Michael Townsend: There is much talk of business needing to become more sustainable. We hear more and more about the daunting range of challenges that we all face, including climate change, peak oil, increasing regulation, reputational risks, rising costs and so on. That businesses need to change is no longer the debate. Yet the pace of change is slow. Perhaps the real issue is that we need to overcome the inertia to change if we are to move forward and make the necessary impact? Businesses have always been highly motivated by anything that is practical and that will impact positively on the ‘bottom line’, so we need to try and understand in easy terms what we could be doing, how it will contribute to the bigger picture and, quite importantly, how it will deliver tangible benefits for business.
Many businesses also see that new opportunities are emerging, but are asking questions about where to start and what the risks and costs are of both action and inaction. Business leaders are looking for clarity in terms of the regulatory framework and they want a much clearer view of the business threats and opportunities posed by climate change. In short, they want a dose of realism to be injected into the climate change and sustainability debates. The Global Research Project seeks to provide a realistic and ‘down-to-earth’ approach to encourage change by linking the business community together to enable the sharing of insights and good ideas that are already working and delivering business benefits.
DM: Looking at sustainability as a function of business vs. an effort carried out by “green” enthusiast sounds like a key component. Have you found conflicting views regarding sustainability?
MT: Most of the conflicting views centre around the out-of-date perception that becoming sustainable means more cost. Yes there may be investment required, but there is also payback. The smart businesses use their business discipline to optimise the return on investment and payback, by looking at the challenges and opportunities in a more enlightened way, i.e. creating new ways to reduce cost incorporating sustainability improvements, finding other virtuous benefits like preserving or creating jobs.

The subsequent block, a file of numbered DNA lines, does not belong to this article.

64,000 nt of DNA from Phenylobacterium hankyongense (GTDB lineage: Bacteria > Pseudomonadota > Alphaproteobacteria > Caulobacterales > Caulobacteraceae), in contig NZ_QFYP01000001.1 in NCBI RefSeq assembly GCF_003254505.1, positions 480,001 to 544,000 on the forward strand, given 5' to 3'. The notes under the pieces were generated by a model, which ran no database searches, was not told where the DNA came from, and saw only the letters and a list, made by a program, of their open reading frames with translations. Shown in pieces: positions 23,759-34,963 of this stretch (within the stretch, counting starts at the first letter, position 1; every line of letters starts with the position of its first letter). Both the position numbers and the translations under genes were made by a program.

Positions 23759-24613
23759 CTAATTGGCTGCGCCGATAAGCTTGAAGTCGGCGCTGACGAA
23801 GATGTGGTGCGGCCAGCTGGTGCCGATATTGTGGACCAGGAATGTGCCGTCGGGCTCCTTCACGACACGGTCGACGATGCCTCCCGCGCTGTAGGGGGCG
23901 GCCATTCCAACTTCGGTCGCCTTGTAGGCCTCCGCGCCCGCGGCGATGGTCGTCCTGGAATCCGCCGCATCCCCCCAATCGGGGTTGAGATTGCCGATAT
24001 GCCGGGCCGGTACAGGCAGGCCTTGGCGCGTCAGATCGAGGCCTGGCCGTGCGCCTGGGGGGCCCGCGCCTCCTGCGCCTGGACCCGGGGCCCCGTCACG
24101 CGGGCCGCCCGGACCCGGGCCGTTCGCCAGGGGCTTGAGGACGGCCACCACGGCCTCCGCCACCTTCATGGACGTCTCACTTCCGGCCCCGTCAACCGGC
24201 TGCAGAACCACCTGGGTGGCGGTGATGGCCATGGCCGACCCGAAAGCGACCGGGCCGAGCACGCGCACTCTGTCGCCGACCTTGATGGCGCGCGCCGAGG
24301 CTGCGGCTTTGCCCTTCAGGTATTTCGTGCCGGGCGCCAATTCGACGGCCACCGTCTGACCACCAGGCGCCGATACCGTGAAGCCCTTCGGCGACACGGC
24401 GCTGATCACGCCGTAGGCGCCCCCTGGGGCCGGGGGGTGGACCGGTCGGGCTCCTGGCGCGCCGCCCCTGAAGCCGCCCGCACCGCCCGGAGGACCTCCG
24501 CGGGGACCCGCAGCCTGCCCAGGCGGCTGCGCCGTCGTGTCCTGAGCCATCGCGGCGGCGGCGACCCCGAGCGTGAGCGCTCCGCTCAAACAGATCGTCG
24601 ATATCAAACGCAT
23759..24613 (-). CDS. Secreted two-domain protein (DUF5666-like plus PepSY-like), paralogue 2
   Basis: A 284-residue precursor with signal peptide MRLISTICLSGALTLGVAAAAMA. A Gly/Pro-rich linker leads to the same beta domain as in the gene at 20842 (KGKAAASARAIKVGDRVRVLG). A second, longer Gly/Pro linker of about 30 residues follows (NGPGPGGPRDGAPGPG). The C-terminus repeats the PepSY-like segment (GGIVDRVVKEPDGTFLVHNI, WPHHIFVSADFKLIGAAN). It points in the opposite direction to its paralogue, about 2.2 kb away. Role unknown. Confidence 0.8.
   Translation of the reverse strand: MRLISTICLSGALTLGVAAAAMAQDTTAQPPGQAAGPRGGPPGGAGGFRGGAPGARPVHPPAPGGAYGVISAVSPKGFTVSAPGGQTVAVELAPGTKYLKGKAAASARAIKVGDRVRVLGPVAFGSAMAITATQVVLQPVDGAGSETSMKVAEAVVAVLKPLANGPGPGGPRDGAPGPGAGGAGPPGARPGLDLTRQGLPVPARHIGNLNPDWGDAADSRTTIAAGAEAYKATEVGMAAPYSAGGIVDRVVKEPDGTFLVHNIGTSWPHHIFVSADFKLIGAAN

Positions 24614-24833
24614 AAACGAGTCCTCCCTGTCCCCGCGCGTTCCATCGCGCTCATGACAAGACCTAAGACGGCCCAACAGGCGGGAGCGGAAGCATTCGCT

DM: With most of the world coming out of a deep recession, a company creating jobs and reducing waste stands to gain not only “bottom line” but an increased reputation which will translates into real value. So how can cleantech companies play a role?
MT: Cleantech plays a vital role in this; people and businesses need to understand ‘the art of the possible,’ what options are out there, how they can work, what benefits they can deliver. But they need to do this in an integrated, customer facing and business-focused way, i.e. make it easy for business to pick up solutions and make them happen. At the moment you have to really look for solutions, perhaps bringing different elements together and different sources of funding. Cleantech can play a part in bringing integrated, ‘tried and tested’ solutions that work to a wider audience.
DM: Focus more on the product that the technology enables vs. the technology as a stand-alone by itself. How can Canadian cleantech companies get involved?
MT: On the project I think a great way to become involved is send us your case studies. We are going live with a project web site in Q2 of 2010, incorporating social media platforms to get people and businesses really engaged. We would love all good companies interested in sharing what they do in joining our on-line community and sharing their cases, their stories and ideas. In general, we need to see more joined-up solutions from cleantech companies which businesses will be able to understand and want to use.